Overweight children are at risk of developing medical problems that affect a child's present and future health and have direct impact on quality of life including:

  • high blood pressure, high cholesterol and abnormal blood lipid levels, insulin resistance, and type 2 diabetes
  • bone and joint problems
  • shortness of breath that makes exercise, sports, or any physical activity more difficult and may aggravate the symptoms or increase the chances of developing asthma
  • restless or disordered sleep patterns
  • tendency to mature earlier (overweight kids may be taller and more sexually mature than their peers, raising expectations that they should act as old as they look, not as old as they are; overweight girls may have irregular menstrual cycles and have fertility problems in adulthood)
  • liver and gall bladder disease
  • depression

Risk factors present in childhood (including high blood pressure, high cholesterol, and diabetes) can lead to serious adult medical conditions like heart disease, heart failure, and stroke. Preventing or treating obesity in children may reduce the risk of developing these conditions as they get older.

What Causes Overweight?

There are a number of factors that contribute to becoming overweight, either alone or together. Genetic factors, lifestyle habits, or both may be involved. In some instances, endocrine problems, genetic syndromes, and medications can be associated with excessive weight gain.

Much of what we eat is quick and easy - from fat-laden fast food to microwave and prepackaged meals. Daily schedules are so jam-packed that there's little time to prepare healthier meals or to squeeze in some exercise. Portion sizes, in the home and out, have drastically increased.

Plus, now, more than ever, life is sedentary - children spend more time playing with electronic devices, from computers to handheld video game systems, than actively playing outside. Television is a major culprit.

Kids younger than 8 spend an average of 2.5 hours watching TV or playing video games, and kids 8 and up spend 4.5 hours plopped in front of the TV or wriggling a joystick. Kids who watch more than 4 hours a day are more likely to be overweight compared with kids who watch 2 hours or less. Not surprisingly, TV in the bedroom is also linked to increased likelihood of being overweight. In other words, once many kids get home from school, virtually all of their free time before dinner, doing homework, and getting ready for bed is spent in front of one screen or another!

And although physical education (PE) in schools can help kids get up and moving, more and more schools are cutting PE programs altogether or cutting down on the amount of time spent actually doing fitness-building physical activities. One study showed that gym classes offered third graders just 25 minutes of vigorous activity each week.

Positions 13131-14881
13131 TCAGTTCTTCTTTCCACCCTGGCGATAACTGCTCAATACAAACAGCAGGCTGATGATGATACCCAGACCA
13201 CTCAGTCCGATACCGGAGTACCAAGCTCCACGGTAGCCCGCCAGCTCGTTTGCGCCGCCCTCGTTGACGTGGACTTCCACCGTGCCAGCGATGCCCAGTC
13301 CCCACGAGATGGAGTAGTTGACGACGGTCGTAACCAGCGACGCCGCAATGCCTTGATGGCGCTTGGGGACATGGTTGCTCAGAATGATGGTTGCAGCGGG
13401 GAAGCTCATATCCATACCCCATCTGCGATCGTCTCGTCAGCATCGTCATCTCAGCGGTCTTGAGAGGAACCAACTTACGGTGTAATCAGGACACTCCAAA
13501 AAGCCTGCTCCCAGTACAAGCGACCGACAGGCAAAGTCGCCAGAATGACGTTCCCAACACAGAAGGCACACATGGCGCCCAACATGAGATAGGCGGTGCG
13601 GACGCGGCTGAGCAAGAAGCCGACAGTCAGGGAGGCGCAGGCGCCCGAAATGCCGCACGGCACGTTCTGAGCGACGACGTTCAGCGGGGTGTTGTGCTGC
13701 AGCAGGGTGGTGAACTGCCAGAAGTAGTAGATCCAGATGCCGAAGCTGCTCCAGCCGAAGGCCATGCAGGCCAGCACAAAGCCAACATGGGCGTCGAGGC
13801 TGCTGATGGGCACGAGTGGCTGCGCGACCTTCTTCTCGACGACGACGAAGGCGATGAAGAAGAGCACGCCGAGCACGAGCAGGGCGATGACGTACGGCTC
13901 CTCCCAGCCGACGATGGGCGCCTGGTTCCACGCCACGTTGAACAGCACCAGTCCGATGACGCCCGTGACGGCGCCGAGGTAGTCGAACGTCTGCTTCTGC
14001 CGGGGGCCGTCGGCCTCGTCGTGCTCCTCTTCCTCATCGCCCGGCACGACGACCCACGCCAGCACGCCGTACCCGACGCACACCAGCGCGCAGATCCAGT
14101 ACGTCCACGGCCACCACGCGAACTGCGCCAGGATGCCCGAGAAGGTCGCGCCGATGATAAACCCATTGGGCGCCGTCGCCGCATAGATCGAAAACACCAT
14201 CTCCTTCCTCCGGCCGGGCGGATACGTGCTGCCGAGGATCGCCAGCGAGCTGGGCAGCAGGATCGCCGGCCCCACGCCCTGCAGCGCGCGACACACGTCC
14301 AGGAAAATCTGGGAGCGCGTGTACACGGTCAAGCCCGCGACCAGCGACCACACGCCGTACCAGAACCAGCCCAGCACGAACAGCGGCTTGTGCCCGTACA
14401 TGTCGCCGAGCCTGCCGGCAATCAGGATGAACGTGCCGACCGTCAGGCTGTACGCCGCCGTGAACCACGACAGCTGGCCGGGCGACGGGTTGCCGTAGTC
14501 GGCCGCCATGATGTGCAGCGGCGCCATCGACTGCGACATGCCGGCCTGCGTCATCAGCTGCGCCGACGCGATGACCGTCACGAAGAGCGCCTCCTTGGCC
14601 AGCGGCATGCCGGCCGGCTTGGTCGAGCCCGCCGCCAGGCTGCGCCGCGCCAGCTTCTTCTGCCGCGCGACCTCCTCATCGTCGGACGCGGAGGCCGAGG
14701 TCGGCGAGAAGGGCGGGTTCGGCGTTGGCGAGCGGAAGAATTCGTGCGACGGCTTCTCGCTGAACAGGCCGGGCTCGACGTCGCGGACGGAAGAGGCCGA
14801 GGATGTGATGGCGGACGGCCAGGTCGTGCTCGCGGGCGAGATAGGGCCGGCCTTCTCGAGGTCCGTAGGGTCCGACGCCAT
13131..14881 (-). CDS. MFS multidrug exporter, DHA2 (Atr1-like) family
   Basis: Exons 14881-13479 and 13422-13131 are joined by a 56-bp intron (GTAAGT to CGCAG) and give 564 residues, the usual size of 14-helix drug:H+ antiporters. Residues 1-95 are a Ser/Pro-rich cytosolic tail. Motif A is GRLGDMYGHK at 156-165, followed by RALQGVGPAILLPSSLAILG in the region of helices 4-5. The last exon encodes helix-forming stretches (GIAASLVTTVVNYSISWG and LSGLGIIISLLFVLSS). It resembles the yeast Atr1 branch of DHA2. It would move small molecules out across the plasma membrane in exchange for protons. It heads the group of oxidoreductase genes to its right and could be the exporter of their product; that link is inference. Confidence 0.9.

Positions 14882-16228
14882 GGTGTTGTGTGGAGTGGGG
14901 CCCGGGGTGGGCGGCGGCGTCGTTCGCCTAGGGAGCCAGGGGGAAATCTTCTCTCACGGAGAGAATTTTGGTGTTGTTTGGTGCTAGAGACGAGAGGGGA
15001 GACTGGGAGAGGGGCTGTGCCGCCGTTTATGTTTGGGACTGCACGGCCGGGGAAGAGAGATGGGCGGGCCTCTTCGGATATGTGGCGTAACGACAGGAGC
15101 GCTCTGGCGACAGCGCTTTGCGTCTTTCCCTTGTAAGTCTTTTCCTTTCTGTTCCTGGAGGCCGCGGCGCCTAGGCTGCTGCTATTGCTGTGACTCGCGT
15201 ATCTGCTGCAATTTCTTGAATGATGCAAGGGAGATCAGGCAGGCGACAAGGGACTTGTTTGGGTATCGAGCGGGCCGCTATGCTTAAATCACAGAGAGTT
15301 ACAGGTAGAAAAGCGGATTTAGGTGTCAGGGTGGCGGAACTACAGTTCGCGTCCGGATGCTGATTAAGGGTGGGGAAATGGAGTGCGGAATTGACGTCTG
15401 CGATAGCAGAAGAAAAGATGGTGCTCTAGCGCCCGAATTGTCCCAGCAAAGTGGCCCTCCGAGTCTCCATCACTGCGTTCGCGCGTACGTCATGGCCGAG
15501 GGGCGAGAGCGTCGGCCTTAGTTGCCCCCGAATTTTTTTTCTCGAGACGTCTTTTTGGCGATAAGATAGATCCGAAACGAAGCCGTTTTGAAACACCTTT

Genetics also plays a role - genes help determine your body type and how your body stores and burns fat just like they help determine other traits. Because both genes and habits can be passed down from one generation to the next, multiple members of a family may struggle with weight.

A greater reliance on "food fixes" to deal with emotions can also contribute to weight gain. Some people tend to eat more when they're feeling sad, stressed, or bored. People in the same family tend to have similar eating patterns, maintain the same levels of physical activity, and adopt the same attitudes toward being overweight. Studies have shown that a child's risk of obesity greatly increases if one or more parent is overweight or obese.

Overcoming Overweight and Obesity in Your Child

The key to keeping kids of all ages at a healthy weight is taking a whole-family approach. It's the "practice what you preach" mentality. Make eating and exercise a family affair. Get your children involved by letting them help you plan and prepare healthy meals, and take them along when you go grocery shopping, so they can learn how to make good food choices.

Avoid falling into some common food/eating behavior traps:

  • Don't reward children for good behavior or try to stop bad behavior with sweets or treats. Come up with other solutions to modify their behavior.
  • Don't maintain a clean-plate policy. Be aware of kids' hunger cues. Even babies who turn away from the bottle or breast send signals that they're full. If kids are satisfied, don't force them to continue eating. Reinforce the idea that they should only eat when they're hungry.
  • Don't talk about "bad foods" or completely eliminate all sweets and favorite snacks from overweight children's diets. Children may rebel and overeat these forbidden foods outside the home or sneak them in on their own.

Here are some additional recommendations for children of all ages:

  • Birth to age 1: In addition to it's many health benefits, breastfeeding may help prevent excessive weight gain. Though the exact mechanism is not known, breastfed babies are more able to control their own intake and follow their own internal hunger cues.
  • Ages 2 to 6: Start good habits early. Encourage kids' natural tendency to be active and offer children a variety of healthy foods. It may take 10 or more tries before a child will accept a new food, so don't give up.